Guam’s incumbent governor and senators begin this election year with another empty promise: Despite ample warning and resources, scholarship funding has been cut to some University of Guam students. Kandit confirmed UOG has failed to fund the Regent Scholarship program for the spring of 2022, which begins January 18, 2022. UOG’S financial aid office customer representative Tony Quintal said the program may be available for the fall semester of 2022, but it has not been confirmed.
Kandit in late November received a copy of an email sent by UOG financial aid director Mark Duarte informing Regent Scholarship recipients that UOG was pulling funding for their tuition. Kandit reached out to senators November 29, asking whether any of them will do anything to save the scholarship.
“Please see the screenshot below, which shows a notice from UOG financial aid director Mark Duarte to UOG Regent Scholarship recipients that the funding for their education will cease due to a funding shortage,” The Kandit email to senators began, “This is the same Mark Duarte who, along with several other highly-paid UOG non-faculty administrators and staff, received two pay raises at the beginning of the public health emergency, when UOG WAS CLOSED.
“We have brought this issue of the pay raises to your attention before, and most of you ignored our questions on it.
“Now – and because no one at the legislature did anything about UOG’s reckless abuse of tax dollars stemming from both the pay raises and their flagrant abuse of credit card privileges – UOG is about to take a dump on its most dedicated and struggling students. Bravo, Guam!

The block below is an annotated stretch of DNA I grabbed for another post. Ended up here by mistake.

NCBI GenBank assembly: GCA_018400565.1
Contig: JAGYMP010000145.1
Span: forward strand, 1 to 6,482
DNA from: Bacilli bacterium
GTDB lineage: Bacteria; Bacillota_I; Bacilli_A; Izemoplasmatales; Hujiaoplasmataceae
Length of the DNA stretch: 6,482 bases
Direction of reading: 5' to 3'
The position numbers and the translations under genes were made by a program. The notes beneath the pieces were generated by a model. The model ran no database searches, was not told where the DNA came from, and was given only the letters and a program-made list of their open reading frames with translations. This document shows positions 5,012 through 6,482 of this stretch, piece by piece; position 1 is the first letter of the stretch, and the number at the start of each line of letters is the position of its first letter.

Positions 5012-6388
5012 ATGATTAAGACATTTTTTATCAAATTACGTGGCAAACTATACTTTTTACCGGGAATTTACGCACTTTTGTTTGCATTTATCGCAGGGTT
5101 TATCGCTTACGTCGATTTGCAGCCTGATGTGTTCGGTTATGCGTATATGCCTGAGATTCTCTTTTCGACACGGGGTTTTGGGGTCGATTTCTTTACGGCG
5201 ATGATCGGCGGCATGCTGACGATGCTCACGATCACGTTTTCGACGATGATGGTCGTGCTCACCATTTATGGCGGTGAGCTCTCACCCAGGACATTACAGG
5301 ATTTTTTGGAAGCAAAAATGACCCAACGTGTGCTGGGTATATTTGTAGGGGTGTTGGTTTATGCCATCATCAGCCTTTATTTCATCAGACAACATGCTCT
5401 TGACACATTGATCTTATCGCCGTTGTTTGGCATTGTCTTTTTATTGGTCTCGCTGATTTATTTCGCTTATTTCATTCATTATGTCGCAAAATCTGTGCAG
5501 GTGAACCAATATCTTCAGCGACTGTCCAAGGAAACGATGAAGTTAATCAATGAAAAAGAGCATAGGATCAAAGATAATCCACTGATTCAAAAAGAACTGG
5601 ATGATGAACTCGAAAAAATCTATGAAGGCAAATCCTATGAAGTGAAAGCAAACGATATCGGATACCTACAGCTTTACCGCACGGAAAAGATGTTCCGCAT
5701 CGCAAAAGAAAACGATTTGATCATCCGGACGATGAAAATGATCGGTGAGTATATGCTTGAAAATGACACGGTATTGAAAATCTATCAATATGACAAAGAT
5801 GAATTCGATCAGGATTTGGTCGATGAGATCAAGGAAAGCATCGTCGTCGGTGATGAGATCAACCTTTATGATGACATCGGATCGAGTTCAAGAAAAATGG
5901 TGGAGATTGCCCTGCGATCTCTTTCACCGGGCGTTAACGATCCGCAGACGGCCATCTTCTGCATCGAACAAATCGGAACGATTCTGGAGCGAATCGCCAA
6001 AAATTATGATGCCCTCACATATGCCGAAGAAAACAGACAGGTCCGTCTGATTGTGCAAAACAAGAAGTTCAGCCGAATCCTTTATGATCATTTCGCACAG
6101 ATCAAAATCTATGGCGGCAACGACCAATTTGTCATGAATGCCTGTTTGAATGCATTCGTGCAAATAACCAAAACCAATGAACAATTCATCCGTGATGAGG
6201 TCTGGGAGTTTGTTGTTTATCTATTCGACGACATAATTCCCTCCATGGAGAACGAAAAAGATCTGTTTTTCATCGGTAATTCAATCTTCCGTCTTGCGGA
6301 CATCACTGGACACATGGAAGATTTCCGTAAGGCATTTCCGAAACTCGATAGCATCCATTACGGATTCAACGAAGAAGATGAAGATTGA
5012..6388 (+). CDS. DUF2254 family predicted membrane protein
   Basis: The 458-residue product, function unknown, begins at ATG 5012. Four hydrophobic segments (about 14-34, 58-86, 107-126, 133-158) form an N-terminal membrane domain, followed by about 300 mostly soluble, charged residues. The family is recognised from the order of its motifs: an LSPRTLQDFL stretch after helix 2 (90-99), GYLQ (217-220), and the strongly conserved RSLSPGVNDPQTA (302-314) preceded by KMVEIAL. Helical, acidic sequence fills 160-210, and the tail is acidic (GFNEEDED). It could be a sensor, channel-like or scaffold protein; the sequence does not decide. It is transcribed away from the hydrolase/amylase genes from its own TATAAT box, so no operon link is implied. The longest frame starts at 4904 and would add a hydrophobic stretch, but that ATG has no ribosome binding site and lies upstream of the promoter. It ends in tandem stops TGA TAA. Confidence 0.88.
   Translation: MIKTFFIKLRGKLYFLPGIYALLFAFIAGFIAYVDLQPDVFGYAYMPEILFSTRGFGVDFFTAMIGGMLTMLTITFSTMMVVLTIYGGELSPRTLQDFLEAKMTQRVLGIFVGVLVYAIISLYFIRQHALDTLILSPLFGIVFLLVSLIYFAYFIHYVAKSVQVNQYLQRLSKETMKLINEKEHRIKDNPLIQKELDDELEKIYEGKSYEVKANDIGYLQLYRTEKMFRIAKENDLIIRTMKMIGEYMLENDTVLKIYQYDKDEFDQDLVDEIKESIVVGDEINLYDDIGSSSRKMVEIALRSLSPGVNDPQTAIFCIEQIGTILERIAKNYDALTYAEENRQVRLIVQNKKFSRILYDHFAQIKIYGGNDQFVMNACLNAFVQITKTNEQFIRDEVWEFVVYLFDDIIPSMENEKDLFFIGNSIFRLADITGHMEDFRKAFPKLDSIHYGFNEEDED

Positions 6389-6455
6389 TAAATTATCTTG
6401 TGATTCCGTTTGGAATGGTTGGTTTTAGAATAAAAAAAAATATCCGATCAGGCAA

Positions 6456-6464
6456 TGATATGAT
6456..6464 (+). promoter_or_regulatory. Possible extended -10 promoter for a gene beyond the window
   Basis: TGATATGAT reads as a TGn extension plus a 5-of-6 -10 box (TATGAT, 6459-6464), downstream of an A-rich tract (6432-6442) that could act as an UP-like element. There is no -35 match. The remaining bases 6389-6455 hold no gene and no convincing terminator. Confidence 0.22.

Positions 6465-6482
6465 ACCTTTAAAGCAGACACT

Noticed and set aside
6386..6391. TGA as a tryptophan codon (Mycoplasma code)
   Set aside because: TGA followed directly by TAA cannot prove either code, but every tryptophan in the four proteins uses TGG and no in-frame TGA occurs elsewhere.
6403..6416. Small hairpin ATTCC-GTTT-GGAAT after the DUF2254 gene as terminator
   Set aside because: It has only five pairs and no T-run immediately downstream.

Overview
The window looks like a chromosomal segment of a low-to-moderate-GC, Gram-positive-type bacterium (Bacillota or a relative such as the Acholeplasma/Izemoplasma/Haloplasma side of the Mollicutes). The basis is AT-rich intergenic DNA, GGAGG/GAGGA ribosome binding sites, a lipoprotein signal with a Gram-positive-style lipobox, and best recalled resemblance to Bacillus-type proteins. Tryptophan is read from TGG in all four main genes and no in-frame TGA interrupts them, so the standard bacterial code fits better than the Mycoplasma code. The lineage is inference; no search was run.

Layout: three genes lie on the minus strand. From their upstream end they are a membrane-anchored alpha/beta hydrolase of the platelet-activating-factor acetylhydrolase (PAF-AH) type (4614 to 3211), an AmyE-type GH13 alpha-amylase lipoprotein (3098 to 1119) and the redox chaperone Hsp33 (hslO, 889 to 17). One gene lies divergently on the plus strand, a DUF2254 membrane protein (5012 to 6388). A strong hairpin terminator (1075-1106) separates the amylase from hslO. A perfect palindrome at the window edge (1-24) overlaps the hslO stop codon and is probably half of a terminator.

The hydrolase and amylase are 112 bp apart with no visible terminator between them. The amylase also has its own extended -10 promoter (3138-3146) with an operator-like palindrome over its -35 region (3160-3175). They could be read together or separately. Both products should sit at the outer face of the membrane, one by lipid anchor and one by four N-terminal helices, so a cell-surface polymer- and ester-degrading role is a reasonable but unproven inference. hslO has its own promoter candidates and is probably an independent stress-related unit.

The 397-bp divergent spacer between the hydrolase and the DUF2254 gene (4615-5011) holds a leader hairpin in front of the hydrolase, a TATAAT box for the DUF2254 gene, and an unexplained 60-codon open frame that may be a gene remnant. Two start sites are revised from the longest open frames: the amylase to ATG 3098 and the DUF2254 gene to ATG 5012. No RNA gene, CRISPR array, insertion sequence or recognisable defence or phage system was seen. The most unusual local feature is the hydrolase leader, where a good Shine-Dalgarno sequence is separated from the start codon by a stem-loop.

“In consideration of the amount of money that has been wasted on pay raises at UOG, and even the raises and the travel expenses of the legislature itself, we will like your response to this issue, and whether you have plans to keep the Regent Scholarship going and to hold UOG accountable for its runaway spending.”
Education is the first-ranked priority among voters every election; and, every election, Guam’s politicians promise to fund education as the priority of government.
Only two senators have cared enough about funding the education of struggling student scholars to do anything about it.
The first is Speaker Therese Terlaje, who provided Kandit the following response, which we provide in its entirety:
“In this year’s budget, I passed an amendment to prioritize scholarships required by law because we had found that UOG was not fully funding scholarships for nurses, doctors, and for all priority areas that are already outlined in statute. The lack of funding for priority scholarships was contributing to the lack of teachers, nurses, and other critical employees so we restored these priorities and directed UOG to identify alternative funds for its other discretionary scholarships being issued by the Board of Regents or President outside of the statutory priority areas. For example, you can see from the attached report that there were forty-four (44) athletic scholarships granted in FY2020 and one (1) new teaching scholarship (YEC).